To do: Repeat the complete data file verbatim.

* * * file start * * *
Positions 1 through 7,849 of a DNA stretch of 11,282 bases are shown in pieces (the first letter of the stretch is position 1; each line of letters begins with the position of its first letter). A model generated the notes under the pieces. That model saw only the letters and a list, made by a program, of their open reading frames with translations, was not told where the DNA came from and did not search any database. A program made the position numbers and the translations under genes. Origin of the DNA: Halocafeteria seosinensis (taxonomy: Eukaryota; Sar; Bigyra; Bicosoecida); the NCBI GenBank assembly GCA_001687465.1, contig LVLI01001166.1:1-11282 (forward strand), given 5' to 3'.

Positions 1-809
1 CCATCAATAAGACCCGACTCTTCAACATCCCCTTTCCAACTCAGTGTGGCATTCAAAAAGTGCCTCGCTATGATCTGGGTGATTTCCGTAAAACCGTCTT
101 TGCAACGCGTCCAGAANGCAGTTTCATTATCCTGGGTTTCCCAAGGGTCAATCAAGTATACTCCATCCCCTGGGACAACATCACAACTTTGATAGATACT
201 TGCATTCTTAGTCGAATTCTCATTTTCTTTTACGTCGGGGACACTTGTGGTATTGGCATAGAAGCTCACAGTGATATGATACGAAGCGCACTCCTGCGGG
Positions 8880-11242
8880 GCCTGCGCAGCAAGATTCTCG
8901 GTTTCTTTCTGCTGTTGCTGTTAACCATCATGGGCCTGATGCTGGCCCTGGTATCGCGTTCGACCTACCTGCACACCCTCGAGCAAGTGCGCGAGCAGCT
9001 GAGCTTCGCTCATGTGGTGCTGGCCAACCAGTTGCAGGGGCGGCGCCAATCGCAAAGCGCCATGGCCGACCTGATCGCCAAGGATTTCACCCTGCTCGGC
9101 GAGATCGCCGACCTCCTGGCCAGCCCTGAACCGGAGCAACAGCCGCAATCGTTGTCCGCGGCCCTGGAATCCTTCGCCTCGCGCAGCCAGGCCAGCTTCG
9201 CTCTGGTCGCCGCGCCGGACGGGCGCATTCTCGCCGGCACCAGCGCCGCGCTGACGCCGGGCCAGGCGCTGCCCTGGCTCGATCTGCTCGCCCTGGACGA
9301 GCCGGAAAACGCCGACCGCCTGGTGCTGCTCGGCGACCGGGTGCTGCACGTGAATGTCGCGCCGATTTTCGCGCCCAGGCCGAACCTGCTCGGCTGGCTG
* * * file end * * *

Positions 1 through 7,849 of a DNA stretch of 11,282 bases are shown in pieces (the first letter of the stretch is position 1; each line of letters begins with the position of its first letter). A model generated the notes under the pieces. That model saw only the letters and a list, made by a program, of their open reading frames with translations, was not told where the DNA came from and did not search any database. A program made the position numbers and the translations under genes. Origin of the DNA: Halocafeteria seosinensis (taxonomy: Eukaryota; Sar; Bigyra; Bicosoecida); the NCBI GenBank assembly GCA_001687465.1, contig LVLI01001166.1:1-11282 (forward strand), given 5' to 3'.

Positions 1-809
1 CCATCAATAAGACCCGACTCTTCAACATCCCCTTTCCAACTCAGTGTGGCATTCAAAAAGTGCCTCGCTATGATCTGGGTGATTTCCGTAAAACCGTCTT
101 TGCAACGCGTCCAGAANGCAGTTTCATTATCCTGGGTTTCCCAAGGGTCAATCAAGTATACTCCATCCCCTGGGACAACATCACAACTTTGATAGATACT
201 TGCATTCTTAGTCGAATTCTCATTTTCTTTTACGTCGGGGACACTTGTGGTATTGGCATAGAAGCTCACAGTGATATGATACGAAGCGCACTCCTGCGGG
Positions 8880-11242
8880 GCCTGCGCAGCAAGATTCTCG
8901 GTTTCTTTCTGCTGTTGCTGTTAACCATCATGGGCCTGATGCTGGCCCTGGTATCGCGTTCGACCTACCTGCACACCCTCGAGCAAGTGCGCGAGCAGCT
9001 GAGCTTCGCTCATGTGGTGCTGGCCAACCAGTTGCAGGGGCGGCGCCAATCGCAAAGCGCCATGGCCGACCTGATCGCCAAGGATTTCACCCTGCTCGGC
9101 GAGATCGCCGACCTCCTGGCCAGCCCTGAACCGGAGCAACAGCCGCAATCGTTGTCCGCGGCCCTGGAATCCTTCGCCTCGCGCAGCCAGGCCAGCTTCG
9201 CTCTGGTCGCCGCGCCGGACGGGCGCATTCTCGCCGGCACCAGCGCCGCGCTGACGCCGGGCCAGGCGCTGCCCTGGCTCGATCTGCTCGCCCTGGACGA
9301 GCCGGAAAACGCCGACCGCCTGGTGCTGCTCGGCGACCGGGTGCTGCACGTGAATGTCGCGCCGATTTTCGCGCCCAGGCCGAACCTGCTCGGCTGGCTG